When you compare support for the Build Back Better plan in this poll to support for passing it through budget reconciliation, the biggest drop-off is actually among Democrats (79% favor the proposal -> 67% favor using reconciliation) rather than independents (42% favor the proposal -> 34% favor using reconciliation) or Republicans (19% favor the proposal -> 18% favor using reconciliation). In other words, the voting constituency that has the greatest reservations about using budget reconciliation to pass the Build Back Better plan – Democratic voters – overwhelmingly supports passing the bill.

And if all other previous legislative fights are any indication, feelings about the substance of the bill will far outweigh and outlast any feelings about how it gets passed.

POLITICO + Morning Consult – Voters widely support tax breaks for renewable energy in the reconciliation bill, even when it’s framed as a Democratic proposal (ToplineCrosstabs)

POLITICO and Morning Consult also asked a series of questions related to the reconciliation bill, though they framed most of them as questions about “House Democrats’ tax plan” – a description that certainly doesn’t do the bill any favors. 

Despite that unfavorable framing, however, they found that voters widely support most of the tax provisions that were presented as part of the “House Democrats’ tax plan.” These include:

It’s worth noting that each of these policies was presented without information about how the revenues would be spent, underlining that voters support the ideas of raising taxes on wealthy individuals and corporations as general principles. Concisely explaining how the reconciliation bill is paid for – by raising taxes on the wealthiest Americans and big corporations – can therefore be very helpful in boosting support for the package.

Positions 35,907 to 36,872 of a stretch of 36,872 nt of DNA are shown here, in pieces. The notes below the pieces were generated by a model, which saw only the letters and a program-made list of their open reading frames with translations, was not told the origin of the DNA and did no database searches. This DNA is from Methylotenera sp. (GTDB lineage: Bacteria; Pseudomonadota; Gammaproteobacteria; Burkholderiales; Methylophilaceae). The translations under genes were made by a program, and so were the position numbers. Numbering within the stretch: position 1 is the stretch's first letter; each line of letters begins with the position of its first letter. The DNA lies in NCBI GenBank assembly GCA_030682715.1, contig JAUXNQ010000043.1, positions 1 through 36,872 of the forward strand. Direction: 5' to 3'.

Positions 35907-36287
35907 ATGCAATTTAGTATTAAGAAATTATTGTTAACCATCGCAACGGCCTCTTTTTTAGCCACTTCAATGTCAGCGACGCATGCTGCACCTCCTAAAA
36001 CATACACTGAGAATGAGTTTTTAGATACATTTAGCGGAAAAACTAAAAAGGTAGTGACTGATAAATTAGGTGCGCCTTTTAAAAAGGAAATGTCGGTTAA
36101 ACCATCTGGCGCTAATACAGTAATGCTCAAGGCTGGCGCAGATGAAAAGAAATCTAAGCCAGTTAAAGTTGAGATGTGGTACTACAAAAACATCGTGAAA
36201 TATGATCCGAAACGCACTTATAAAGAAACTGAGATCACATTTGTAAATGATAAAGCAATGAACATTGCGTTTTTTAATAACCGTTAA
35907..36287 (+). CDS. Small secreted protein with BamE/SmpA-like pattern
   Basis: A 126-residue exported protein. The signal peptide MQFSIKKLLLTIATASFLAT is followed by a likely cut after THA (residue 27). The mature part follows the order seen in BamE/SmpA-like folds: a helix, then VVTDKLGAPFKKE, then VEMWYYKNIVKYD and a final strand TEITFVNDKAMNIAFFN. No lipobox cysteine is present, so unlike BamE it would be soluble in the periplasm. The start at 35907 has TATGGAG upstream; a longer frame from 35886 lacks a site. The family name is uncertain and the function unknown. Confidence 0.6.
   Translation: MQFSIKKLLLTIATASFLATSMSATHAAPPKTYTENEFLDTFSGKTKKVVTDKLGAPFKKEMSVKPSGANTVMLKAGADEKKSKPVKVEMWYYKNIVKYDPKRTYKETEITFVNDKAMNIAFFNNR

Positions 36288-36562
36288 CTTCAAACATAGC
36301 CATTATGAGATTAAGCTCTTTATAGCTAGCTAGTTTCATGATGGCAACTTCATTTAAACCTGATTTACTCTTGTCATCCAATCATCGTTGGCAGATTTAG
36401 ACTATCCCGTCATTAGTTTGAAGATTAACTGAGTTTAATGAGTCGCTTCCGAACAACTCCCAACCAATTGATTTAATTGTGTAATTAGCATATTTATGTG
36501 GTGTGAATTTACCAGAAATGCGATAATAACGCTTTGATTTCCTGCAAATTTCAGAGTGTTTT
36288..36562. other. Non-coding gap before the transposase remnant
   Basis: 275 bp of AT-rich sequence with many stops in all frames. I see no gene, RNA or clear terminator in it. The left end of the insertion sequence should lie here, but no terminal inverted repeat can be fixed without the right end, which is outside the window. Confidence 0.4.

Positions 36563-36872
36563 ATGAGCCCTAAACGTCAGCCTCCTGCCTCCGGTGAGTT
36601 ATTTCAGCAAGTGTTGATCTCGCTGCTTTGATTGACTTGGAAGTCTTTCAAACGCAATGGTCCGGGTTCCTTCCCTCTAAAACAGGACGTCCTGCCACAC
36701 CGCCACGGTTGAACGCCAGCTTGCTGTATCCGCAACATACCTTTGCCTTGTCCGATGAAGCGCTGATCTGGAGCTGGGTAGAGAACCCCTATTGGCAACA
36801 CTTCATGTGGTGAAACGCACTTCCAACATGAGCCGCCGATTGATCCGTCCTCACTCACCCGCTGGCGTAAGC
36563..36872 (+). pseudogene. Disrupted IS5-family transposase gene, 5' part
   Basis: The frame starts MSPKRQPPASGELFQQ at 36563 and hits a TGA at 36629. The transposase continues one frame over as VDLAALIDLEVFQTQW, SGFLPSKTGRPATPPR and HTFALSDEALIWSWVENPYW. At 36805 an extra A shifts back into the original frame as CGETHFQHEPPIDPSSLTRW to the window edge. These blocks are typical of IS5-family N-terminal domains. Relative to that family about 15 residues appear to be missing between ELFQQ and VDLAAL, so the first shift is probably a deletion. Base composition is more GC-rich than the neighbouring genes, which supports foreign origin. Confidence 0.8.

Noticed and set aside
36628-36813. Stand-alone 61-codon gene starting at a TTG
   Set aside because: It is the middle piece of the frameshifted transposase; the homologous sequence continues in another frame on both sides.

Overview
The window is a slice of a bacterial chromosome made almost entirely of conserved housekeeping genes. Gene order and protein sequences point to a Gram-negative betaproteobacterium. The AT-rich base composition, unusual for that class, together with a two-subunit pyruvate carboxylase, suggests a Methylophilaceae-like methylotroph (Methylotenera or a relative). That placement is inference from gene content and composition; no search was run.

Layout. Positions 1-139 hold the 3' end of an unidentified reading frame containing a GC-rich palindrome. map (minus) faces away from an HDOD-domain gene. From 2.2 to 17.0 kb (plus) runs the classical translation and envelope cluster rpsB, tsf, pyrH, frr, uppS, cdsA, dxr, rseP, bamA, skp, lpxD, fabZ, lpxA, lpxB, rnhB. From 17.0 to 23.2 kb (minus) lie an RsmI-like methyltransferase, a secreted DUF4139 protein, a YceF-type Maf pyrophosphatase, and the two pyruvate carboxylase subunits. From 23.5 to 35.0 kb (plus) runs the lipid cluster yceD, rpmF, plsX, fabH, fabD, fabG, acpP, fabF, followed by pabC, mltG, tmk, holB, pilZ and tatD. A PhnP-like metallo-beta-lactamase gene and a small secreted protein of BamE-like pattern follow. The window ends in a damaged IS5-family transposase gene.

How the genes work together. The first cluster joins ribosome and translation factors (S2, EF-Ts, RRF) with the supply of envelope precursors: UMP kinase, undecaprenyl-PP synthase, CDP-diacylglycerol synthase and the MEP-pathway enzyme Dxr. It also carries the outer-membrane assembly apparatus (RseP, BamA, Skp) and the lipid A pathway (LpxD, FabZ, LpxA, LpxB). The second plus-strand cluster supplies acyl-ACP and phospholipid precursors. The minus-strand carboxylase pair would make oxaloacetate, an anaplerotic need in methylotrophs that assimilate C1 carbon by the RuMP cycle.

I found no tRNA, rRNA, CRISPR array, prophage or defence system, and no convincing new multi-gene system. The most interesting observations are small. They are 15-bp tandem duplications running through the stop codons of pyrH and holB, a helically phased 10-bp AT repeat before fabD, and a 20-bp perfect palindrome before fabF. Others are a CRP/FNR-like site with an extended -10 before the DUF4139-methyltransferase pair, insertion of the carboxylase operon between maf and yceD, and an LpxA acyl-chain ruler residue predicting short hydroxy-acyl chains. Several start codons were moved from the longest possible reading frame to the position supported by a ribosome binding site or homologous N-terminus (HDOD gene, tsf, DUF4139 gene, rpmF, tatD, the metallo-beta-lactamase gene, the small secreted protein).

The high support behind tax breaks for renewable energy here is driven by Democratic voters (76% support / 13% oppose), though it’s worth noting that independent voters support it by a two-to-one margin (55% support /27% oppose) and the idea is also slightly above water among Republicans (46% support / 42% oppose).

Data for Progress + Invest in America – Voters support the Build Back Better plan by a two-to-one margin after reading an explanation of its components; grid modernization continues to be one of the plan’s most popular provisions (ReleaseTopline)

Data for Progress and Invest in America have been tracking support for the reconciliation bill using a consistent explanation (pasted below) and find that voters now support it by a 62%-30% margin. This indicates essentially no change in attitudes about the substance of the bill since mid-August, when a Data for Progress and Invest in America poll found that voters supported it by a near-identical 62%-31% margin.

“Some lawmakers in Congress are proposing a $3.5 trillion investment plan that does the following: 

To pass it would require the use of a non-standard procedure called “reconciliation” that allows legislation to pass the Senate with a simple majority. Do you support or oppose this investment plan?”